What is Truth?

  • (noun): Conformity to reality or actuality.
    Example: "They debated the truth of the proposition"; "the situation brought home to us the blunt truth of the military threat"; "he was famous for the truth of his portraits"
    Synonyms: the true, verity
    See also — Additional definitions below

Truth

Truth is most often used to mean in accord with fact or reality or fidelity to an original or to a standard or ideal.

Read more about Truth.

Some articles on Truth:

Truth-conditional Semantics - History
... The first truth-conditional semantics was developed by Donald Davidson in Truth and Meaning (1967) ... It applied Tarski's semantic theory of truth to a problem it was not intended to solve, that of giving the meaning of a sentence ...
Verifiability, Not Truth - Editors Are Not Truth Finders
... This process involves editors who are not making claims that they have found truth, but that they have found someone else who is making claims that they have found truth ... a guideline for that where multiple points of view (the Wikipedia's term for versions of truth) are included ... Wikipedia editors are not indifferent to truth, but as a collaborative project, its editors are not making judgments as to what is true and what is false, but what can be verified in a reliable source and otherwise ...
Truth - In Religion: Omniscience
... In a religious context, perfect knowledge of all truth about all things (omniscience) is regarded by some religions, particularly Buddhism and the Abrahamic religions (Christianity ...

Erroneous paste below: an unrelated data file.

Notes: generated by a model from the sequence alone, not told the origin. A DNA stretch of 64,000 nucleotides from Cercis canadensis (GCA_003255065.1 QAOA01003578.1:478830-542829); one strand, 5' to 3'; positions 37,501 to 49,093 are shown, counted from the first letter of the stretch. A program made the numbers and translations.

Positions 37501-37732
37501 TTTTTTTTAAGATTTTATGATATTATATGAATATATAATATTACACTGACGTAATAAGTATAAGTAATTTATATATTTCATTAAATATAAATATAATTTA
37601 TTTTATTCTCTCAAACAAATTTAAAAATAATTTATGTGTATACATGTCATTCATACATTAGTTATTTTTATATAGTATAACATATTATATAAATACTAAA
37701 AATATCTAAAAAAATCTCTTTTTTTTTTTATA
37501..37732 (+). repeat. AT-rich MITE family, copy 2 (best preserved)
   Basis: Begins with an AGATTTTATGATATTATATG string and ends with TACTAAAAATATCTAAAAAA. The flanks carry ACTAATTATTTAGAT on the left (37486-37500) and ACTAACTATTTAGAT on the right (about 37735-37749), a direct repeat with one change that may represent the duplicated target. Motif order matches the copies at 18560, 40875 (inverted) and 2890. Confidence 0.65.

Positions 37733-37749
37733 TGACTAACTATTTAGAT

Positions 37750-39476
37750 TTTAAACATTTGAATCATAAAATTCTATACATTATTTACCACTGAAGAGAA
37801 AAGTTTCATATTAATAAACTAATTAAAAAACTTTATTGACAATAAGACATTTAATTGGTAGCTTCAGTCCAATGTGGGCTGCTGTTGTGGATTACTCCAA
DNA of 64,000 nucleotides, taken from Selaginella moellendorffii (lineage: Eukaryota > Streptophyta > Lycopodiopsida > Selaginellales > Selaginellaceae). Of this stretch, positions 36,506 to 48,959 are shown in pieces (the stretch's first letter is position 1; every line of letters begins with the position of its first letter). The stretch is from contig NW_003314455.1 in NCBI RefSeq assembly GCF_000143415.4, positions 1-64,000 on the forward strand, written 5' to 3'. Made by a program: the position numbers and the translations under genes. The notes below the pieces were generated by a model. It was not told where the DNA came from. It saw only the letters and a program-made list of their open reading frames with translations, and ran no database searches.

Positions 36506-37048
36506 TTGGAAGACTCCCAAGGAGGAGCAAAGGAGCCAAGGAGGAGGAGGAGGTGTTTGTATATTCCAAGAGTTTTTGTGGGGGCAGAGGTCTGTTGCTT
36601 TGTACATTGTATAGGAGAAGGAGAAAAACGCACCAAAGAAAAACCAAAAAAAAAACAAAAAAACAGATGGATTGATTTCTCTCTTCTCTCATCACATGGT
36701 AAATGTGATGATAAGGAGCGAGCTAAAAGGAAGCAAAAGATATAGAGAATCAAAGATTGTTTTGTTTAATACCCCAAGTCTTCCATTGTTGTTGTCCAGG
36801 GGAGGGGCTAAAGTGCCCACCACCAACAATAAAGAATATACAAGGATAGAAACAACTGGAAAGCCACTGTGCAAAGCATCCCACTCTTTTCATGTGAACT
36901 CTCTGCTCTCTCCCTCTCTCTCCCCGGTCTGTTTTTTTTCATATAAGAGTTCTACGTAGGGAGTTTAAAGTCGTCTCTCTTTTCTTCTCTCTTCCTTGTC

Verifiability, Not Truth
... used to define the threshold for inclusion in Wikipedia as "verifiability, not truth" ... The phrase "the threshold for inclusion is verifiability, not truth" meant that verifiability is a necessary condition (a minimum requirement) for the inclusion of material, though it is not a ... inclusion of material does not mean Wikipedians have no respect for truth and accuracy, just as a court's reliance on rules of evidence does not mean the court does not respect truth ...
Pragmatic Theory Of Truth
... Pragmatic theory of truth refers to those accounts, definitions, and theories of the concept truth that distinguish the philosophies of pragmatism and pragmaticism ... The conception of truth in question varies along lines that reflect the influence of several thinkers, initially and notably, Charles Sanders Peirce, William James ... the meanings of difficult concepts, truth in particular, and (2) an emphasis on the fact that the product variously branded as belief, certainty, knowledge, or truth is the result of a process, namely, inquiry ...

More definitions of "Truth":

  • (noun): The quality of nearness to the truth or the true value.
    Example: "The lawyer questioned the truth of my account"
    Synonyms: accuracy
  • (noun): A fact that has been verified.
    Example: "At last he knew the truth"; "the truth is the he didn't want to do it"
  • (noun): A true statement.
    Example: "He told the truth"; "he thought of answering with the truth but he knew they wouldn't believe it"
    Synonyms: true statement
  • (noun): United States abolitionist and feminist who was freed from slavery and became a leading advocate of the abolition of slavery and for the rights of women (1797-1883).
    Synonyms: Sojourner Truth

Famous quotes containing the word truth:

    Tell all the truth but tell it slant,
    Success in circuit lies,
    Emily Dickinson (1830–1886)

    There can be no difference anywhere that doesn’t make a difference elsewhere—no difference in abstract truth that doesn’t express itself in a difference in concrete fact and in conduct consequent upon that fact, imposed on somebody, somehow, somewhere, and somewhen.
    William James (1842–1910)

    The whole body of what is now called moral or ethical truth existed in the golden age as abstract science. Or, if we prefer, we may say that the laws of Nature are the purest morality.
    Henry David Thoreau (1817–1862)